In fact, while on the one hand Gondry is lambasting the impersonal nature of mass media and the ways in which it often cultivates a passive audience, he is also celebrating the lasting spark that such films can and frequently do induce. Jerry and Mike know these movies so well that they can fire through a faithful, albeit superficially ridiculous, interpretation of them in under a day and with boundless enthusiasm. What's more, their customers can rent these movies, notice the boorish discrepancies from the original, and still come back for more, enraptured and unexpectedly impressed by the scrappy layman's versions, stirring up as they do fond memories of the source movies themselves. Beneath this is a reassuring statement from Gondry that whatever the box-office profits of a big-budget feature, whatever the high-falutin' intentions of a major production studio, that it is ultimately the audience who owns the movies in the long run, the vast majority who form potent mental imprints of their individualized experiences of the media. It's an uplifting view of culture, antithetical to the widespread pessimism regarding the "death of movies and art", and nowhere is it more evident than in Gondry's beautifully rendered climax. For all the film's silly, nonchalant humor, the final scene is pure pathos. As the destruction crew waits impatiently outside, the town gathers together in the video store to screen their finished Fats Waller film. The projector's flicker (partly produced by the machine itself and partly a result of Mike and Jerry's foolhardy aesthetic decision to place a household fan in front of the lens to conjure the look of an old-fashioned film) dances across the faces of the rapt audience, alternately laughing and crying at the various roles they played in the film. Gondry's utterly aware of how cheesily meta the scene is, but it's genuinely moving anyway.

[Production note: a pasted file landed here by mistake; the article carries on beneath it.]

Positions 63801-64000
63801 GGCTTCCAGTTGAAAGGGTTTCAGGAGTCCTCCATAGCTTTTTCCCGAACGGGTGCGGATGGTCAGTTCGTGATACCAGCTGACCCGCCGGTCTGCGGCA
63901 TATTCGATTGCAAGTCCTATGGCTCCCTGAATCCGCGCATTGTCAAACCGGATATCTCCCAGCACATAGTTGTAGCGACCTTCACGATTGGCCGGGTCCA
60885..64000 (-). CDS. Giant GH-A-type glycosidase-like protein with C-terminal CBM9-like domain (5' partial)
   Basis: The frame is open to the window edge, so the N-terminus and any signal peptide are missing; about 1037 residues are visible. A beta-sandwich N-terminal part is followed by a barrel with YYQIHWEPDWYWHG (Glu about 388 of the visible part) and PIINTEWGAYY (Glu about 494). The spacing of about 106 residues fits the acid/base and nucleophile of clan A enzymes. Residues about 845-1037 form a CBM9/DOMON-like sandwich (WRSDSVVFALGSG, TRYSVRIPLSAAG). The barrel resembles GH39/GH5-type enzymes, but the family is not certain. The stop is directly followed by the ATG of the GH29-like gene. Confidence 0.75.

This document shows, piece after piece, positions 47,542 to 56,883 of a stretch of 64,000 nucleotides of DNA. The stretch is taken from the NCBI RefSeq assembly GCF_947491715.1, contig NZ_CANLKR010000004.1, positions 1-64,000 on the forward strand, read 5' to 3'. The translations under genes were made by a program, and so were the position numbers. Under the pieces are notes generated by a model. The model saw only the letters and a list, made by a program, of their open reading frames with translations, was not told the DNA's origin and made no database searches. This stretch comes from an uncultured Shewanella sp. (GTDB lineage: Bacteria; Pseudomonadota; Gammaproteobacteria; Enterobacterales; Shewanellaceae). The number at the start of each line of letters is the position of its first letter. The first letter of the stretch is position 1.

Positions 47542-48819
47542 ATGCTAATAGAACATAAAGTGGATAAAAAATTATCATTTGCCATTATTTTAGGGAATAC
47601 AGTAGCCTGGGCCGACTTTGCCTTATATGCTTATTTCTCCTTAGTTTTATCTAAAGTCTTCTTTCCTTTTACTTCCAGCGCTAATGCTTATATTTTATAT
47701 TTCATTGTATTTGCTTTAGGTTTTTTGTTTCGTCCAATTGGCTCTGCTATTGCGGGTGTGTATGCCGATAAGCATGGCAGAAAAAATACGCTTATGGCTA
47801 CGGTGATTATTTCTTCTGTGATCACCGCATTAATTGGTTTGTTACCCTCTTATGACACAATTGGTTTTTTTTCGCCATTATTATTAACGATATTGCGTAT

Be Kind Rewind's films-within-a-film ultimately owe more to Gondry's faux-DIY visual style than the commonplace look of the film itself, but I can take this small compromise as a necessary move from an indie eccentric attempting to make a message movie about mass culture products from within Hollywood. That's not to say there's an unforgivable shortage of imagination at work here; the shoddy special effects that Jerry and Mike employ to their adaptions, like pizzas behind people's heads to suggest blood, night vision to appropriate evening fight scenes, or numerous cardboard miniatures, are priceless. And Jack Black's performance is one of his most memorable, as it usually is when he's this unhinged. Stumbling around the sets like there is serious cash at stake, his larger-than-life swagger and sense of stray filmmaking knowledge ("you know, you gotta wet the ground!") is hilariously measured. The film is further proof that Gondry is not entirely impotent when reduced to his own material, still capable of crafting charming, emotional works.